Brother Haile would identify for us what our Lord is concerned about while failing to be sufficiently concerned with what our Lord plainly stated. Our Lord’s concern is that there be no divorces. He grants one exception and labels the rest as sinful, as well as the marriages that follow the sinful divorces. Yet brother Haile would grant that a sinful repudiation has taken place and then give his blessing to the marriage that would follow. This is how far we have come from the simple language of our Lord.
Two other issues from brother Haile’s article need to be addressed. The first deals with the perverting of simple biblical language. Brother Haile is not the first to so mistreat the passages involved, but it is becoming a more regular feature in their arguments. Let me first cite the passages involved:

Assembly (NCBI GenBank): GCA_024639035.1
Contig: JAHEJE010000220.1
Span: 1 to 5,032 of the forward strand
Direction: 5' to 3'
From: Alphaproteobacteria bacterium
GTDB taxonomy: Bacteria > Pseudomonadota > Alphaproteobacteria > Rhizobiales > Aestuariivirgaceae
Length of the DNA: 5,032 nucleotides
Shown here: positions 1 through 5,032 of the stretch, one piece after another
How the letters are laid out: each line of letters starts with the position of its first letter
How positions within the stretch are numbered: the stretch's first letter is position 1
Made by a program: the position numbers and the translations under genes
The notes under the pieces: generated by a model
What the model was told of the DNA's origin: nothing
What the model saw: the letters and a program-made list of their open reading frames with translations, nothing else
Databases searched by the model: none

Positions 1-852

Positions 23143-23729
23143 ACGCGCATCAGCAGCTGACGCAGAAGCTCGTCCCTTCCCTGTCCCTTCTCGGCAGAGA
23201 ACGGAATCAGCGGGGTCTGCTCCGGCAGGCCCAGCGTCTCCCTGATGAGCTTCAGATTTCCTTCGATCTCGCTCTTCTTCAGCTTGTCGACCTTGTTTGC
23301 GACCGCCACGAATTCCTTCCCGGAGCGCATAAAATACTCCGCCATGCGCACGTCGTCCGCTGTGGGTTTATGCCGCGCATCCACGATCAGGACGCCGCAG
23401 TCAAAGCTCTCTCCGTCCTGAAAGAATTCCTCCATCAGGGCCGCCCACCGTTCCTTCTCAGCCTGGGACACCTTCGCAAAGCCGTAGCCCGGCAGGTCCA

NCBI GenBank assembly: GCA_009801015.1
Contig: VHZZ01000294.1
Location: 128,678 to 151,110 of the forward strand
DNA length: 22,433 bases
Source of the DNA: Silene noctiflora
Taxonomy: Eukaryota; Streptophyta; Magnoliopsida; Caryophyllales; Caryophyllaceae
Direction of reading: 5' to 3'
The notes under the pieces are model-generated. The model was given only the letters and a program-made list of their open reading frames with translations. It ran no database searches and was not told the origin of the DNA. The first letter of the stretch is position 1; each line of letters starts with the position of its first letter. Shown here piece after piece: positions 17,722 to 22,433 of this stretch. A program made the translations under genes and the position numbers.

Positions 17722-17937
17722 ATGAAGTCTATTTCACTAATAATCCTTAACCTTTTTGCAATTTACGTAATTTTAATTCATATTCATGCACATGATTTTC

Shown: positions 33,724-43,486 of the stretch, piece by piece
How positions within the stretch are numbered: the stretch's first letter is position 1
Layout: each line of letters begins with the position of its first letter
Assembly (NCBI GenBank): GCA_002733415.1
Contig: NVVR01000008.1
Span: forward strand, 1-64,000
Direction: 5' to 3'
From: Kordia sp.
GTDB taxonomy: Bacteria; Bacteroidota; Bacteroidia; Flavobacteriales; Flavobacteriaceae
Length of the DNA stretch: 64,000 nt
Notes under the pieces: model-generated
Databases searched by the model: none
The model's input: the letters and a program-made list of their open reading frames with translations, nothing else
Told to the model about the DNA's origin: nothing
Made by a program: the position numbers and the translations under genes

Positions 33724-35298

“So He said to them, ‘Whoever divorces his wife and marries another commits adultery against her. And if a woman divorces her husband and marries another, she commits adultery.’” (Mark 10:11-12)
“Now to the married I command, yet not I but the Lord: A wife is not to depart from her husband. But even if she does depart, let her remain unmarried or be reconciled to her husband. And a husband is not to divorce his wife.” (1 Corinthians 7:10-11)
Reading both of these, one clearly understands that what is being forbidden of one is also forbidden of the other. What is good for one is also good for the other. Yet brethren such as brother Haile would want us to believe that this is chronological language being used. He would have us believe that there is one repudiation followed by another repudiation, rather than the fact that the teaching places the same responsibility on both husband and wife. Brother Haile does not cite the passage from Mark in this article, but note what he says concerning the following: